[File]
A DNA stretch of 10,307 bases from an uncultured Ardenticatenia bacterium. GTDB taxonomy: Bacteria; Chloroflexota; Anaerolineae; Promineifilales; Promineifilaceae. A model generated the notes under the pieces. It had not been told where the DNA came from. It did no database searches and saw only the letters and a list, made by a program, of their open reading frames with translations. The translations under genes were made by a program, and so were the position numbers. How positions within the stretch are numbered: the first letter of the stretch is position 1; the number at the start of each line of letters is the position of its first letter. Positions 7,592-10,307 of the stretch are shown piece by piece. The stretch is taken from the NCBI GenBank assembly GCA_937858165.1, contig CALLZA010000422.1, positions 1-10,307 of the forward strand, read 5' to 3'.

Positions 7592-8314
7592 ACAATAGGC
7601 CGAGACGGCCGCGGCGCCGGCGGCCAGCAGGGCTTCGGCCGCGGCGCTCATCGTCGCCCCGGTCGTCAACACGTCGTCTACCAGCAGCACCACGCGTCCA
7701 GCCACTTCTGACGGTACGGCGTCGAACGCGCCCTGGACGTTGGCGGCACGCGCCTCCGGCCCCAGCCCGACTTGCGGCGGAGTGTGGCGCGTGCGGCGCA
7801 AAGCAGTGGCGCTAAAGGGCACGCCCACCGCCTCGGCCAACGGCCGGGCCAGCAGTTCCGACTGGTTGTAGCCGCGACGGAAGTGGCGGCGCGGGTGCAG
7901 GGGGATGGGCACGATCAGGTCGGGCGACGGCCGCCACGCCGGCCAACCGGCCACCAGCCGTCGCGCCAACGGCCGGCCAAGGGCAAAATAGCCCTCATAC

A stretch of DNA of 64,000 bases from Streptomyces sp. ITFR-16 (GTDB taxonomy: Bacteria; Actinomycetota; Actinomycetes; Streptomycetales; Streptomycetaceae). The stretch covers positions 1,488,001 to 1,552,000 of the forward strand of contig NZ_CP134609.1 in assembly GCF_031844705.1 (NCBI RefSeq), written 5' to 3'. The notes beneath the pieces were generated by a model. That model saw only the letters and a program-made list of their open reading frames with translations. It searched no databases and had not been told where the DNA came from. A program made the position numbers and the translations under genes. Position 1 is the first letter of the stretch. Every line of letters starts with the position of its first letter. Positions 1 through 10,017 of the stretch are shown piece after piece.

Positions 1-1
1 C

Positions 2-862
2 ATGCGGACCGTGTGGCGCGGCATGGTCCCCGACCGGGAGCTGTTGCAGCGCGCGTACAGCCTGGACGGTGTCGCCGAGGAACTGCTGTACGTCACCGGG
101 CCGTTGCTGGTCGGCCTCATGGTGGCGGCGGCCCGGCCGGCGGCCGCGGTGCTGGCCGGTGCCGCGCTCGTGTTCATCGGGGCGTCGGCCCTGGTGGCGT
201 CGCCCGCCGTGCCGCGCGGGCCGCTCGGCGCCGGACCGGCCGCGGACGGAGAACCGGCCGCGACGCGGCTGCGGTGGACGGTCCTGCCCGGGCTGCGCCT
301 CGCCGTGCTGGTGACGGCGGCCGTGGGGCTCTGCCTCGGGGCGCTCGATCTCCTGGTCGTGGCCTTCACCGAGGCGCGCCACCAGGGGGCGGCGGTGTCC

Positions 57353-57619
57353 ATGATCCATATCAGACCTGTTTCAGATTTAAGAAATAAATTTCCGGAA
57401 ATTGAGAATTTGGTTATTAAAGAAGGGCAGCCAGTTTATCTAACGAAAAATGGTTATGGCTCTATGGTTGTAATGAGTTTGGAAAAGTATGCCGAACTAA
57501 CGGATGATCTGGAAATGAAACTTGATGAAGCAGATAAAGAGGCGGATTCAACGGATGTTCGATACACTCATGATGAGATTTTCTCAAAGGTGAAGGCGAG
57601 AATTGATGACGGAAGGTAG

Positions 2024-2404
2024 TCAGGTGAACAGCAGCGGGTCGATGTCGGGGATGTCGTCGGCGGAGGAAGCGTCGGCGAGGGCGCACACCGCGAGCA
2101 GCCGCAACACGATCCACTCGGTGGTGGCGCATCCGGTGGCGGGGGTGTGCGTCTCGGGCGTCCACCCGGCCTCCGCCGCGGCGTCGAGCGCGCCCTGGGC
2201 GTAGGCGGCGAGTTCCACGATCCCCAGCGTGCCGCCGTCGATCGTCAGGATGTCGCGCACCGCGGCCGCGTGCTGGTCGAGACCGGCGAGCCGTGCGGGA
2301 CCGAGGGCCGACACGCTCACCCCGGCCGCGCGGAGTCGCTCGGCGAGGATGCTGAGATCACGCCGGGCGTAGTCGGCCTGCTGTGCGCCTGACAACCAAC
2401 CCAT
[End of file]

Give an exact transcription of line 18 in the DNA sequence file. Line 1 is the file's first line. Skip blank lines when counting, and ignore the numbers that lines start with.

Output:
57401 ATTGAGAATTTGGTTATTAAAGAAGGGCAGCCAGTTTATCTAACGAAAAATGGTTATGGCTCTATGGTTGTAATGAGTTTGGAAAAGTATGCCGAACTAA